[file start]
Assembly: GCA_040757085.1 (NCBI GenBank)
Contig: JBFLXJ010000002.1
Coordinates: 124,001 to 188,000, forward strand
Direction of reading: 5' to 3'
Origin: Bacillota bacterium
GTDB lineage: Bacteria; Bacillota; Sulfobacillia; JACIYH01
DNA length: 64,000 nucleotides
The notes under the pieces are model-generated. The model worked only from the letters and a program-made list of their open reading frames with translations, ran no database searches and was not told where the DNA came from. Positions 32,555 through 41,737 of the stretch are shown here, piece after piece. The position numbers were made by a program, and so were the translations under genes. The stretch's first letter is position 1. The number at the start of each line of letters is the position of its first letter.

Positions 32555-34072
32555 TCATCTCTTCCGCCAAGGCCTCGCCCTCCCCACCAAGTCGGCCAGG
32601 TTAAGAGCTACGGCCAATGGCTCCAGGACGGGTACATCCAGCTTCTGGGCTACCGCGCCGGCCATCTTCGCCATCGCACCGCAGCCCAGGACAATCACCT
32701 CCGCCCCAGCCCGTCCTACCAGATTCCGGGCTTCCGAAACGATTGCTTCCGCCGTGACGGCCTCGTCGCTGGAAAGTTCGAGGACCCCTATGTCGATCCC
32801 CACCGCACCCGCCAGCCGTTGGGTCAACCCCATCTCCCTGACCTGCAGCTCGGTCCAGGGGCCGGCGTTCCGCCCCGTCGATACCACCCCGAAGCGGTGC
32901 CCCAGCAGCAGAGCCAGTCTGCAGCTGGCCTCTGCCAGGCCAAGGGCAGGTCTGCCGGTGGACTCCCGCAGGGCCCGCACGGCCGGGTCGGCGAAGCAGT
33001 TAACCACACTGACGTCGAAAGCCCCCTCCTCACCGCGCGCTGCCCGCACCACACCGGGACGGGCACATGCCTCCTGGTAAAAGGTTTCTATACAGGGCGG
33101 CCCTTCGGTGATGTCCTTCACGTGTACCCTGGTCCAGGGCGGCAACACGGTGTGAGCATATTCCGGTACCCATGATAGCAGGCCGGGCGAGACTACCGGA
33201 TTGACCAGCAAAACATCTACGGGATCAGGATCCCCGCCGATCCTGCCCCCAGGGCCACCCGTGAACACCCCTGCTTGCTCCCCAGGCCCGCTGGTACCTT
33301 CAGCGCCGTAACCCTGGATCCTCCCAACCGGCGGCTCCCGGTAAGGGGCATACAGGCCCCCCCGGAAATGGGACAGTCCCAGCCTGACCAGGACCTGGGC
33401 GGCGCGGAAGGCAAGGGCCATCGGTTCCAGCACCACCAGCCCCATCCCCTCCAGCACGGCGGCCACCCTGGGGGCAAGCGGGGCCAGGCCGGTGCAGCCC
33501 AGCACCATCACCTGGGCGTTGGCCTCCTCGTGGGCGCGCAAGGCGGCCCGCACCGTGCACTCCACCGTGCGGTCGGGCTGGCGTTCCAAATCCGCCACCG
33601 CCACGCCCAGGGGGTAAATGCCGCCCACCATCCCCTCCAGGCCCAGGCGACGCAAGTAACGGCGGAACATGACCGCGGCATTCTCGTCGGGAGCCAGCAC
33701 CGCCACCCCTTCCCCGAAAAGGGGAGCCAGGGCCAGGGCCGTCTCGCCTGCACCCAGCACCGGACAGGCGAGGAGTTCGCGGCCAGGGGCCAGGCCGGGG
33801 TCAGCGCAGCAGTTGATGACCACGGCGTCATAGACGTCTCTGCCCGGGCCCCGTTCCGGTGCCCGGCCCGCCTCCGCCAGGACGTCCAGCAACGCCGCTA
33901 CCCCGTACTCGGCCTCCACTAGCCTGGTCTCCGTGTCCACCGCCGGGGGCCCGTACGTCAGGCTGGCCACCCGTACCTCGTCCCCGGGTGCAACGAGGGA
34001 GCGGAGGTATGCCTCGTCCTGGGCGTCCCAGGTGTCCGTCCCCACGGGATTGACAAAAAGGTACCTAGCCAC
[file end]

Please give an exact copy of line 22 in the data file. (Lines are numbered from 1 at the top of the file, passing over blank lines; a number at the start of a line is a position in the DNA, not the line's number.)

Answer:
33701 CGCCACCCCTTCCCCGAAAAGGGGAGCCAGGGCCAGGGCCGTCTCGCCTGCACCCAGCACCGGACAGGCGAGGAGTTCGCGGCCAGGGGCCAGGCCGGGG